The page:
February 28, 2020

Should you try intermittent fasting?

According to a recent study done by David Duron, PhD at the University of Arizona, on top of helping with weight loss, balancing blood sugar levels, and more sustained energy, intermittent fasting may help with opioid addiction. The study was conducted over one week on two groups of mice, some of whom were fasting and some of whom were allowed to eat as much as they wanted. Both the test and control groups were injected daily with morphine. When the week was up, the test group showed a significant increase in pain relief without an increase in side effects. Next up, Keto cures coronavirus...

Coronavirus' spread within the US, inevitable? —

On Tuesday, public health officials (think CDC and NIH) warned the public to be ready for the “inevitable” spread of the coronavirus within the United States. With more than 82,000 confirmed cases and at least 2,800 deaths worldwide, the situation doesn't seem to be slowing. However, President Trump and White House officials have been ignoring concerns for the most part. But, it’s hard to ignore a 3.4% drop in the Dow Jones after these fears were made public. In a timely briefing, the CDC’s principal deputy director stated, “We believe the immediate risk here in the United States remains low, and we’re working hard to keep that risk low.” So far, officials are frustrated with the federal government’s lack of spending, preparation, and time spent working toward a vaccine but are remaining positive in our eventual ability to control the spread of the virus.

Is vaping cool again? —

Last year a widely circulated study by the American Heart Association claimed that vaping e-cigarettes increased the likelihood of heart attack. However, last Tuesday the study was retracted due to claims that it may have been based on misleading data, specifically that many of the subjects studied were current or former smokers of combustible cigarettes. One of the two editors of the study, Stanton Glantz, took to social media to stand by the study, claiming that JAMA had relented to pressure from "e-cig interests."

Airbnb for nurses? —

Keisha Manning, RN, started a new company called Nursesbnb to make finding housing for traveling healthcare workers easier. Most hotels and even Airbnbs run on more normal schedules and often struggle to accommodate travelers not on a tourist's schedule. With the urgent need for more medical professionals across the country, a more efficient (and easier) way to find temporary housing is a great place to start!

The nursing students earning street cred —

Some nursing students at the University of Virginia have found a creative way of getting real-world experience in taking care of patients, even before they've earned their nursing degree - volunteering for the local rescue squad. It's not just a way to practice thinking on their feet, but they've also been honing their ability to establish deep and genuine relationships with their patients, helping them to graduate with more than just the book smarts, but a better understanding of what the day-to-day looks like for a nurse on the job.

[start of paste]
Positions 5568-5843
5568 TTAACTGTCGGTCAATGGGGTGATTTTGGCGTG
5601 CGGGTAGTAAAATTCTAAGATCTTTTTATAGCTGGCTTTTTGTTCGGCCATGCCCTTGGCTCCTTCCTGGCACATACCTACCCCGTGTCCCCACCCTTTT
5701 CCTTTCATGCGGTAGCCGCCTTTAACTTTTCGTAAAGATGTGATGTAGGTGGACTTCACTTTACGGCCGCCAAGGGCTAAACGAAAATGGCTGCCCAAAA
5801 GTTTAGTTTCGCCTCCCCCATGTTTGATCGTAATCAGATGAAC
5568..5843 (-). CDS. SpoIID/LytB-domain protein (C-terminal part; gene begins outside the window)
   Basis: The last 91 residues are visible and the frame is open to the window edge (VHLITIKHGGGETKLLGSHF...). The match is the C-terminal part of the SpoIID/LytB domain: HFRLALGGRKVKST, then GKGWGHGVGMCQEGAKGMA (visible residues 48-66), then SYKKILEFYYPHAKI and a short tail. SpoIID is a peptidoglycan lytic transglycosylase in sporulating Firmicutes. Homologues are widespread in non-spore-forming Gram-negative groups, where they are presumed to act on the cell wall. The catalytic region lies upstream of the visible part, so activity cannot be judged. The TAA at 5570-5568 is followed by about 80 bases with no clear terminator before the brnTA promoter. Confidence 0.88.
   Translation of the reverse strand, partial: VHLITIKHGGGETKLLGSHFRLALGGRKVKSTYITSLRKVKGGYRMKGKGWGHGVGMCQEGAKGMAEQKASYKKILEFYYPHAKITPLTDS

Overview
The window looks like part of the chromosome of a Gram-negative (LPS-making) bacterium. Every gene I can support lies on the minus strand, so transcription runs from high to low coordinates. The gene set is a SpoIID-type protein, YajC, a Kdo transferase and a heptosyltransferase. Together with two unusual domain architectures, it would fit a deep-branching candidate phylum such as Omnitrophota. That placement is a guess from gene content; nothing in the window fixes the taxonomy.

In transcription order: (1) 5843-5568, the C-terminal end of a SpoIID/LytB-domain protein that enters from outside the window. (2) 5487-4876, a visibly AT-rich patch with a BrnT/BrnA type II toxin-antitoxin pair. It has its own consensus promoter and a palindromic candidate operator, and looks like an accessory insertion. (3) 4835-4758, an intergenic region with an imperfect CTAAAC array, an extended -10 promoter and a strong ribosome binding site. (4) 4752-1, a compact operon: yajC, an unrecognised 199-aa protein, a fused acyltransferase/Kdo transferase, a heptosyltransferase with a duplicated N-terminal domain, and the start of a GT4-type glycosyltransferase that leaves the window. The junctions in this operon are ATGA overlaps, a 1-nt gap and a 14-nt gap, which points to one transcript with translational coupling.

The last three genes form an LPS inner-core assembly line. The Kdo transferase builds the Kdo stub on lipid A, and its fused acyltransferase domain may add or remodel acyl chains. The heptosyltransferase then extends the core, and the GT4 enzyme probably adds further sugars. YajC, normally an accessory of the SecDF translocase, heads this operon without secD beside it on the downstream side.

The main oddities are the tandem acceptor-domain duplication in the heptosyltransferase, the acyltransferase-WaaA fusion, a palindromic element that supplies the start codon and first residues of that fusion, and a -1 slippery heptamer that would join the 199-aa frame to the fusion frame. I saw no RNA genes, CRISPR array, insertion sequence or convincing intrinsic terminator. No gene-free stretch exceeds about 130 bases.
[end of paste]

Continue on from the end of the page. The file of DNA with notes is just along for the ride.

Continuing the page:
Netflix increases awareness of rare disorders —

Rare disorders may not always feel as rare as they are in our realm. But they collectively affect 400 million people worldwide. We are likely familiar with a lack of associated education, support, and treatment options - oftentimes stemming from an overall lack of awareness. But thanks to shows like Stranger Things, that's changing. The Netflix original series features an actor who was born with cleidocranial dysplasia (CCD). A study by JAMA used Google Trends and CCD-related foundation website data to find an association of television portrayals of CCD with public interest and awareness of the disorder.

Nurse gathers hand-knitted sleeves for premies —

A pediatric nurse in the UK asked for help to create hand-knitted sleeves for the babies in her neonatal unit. The request was shared by the Warm Baby Project. It was so widely received and shared on Facebook that she had to find new space in her home for all of the donations mailed to her.

Announcing The Handoff podcast —

We’re very excited to announce that we’re launching our very own podcast just for nurses and nurse leaders! Hosted by Dr. Dan Weberg, PhD, RN, The Handoff podcast informs healthcare leaders on the biggest trends impacting the future of the industry, from flexible work to automation and everything in between. We’ll go deep into each topic through multi-episode series that feature a range of experts from both inside and outside the healthcare industry. The Handoff podcast focuses on case studies and practical advice to help listeners adapt to crucial changes in the industry. You can start listening to the first four episodes here!

Clockin' Out ✌

You can't fix stupid, but you can sedate it!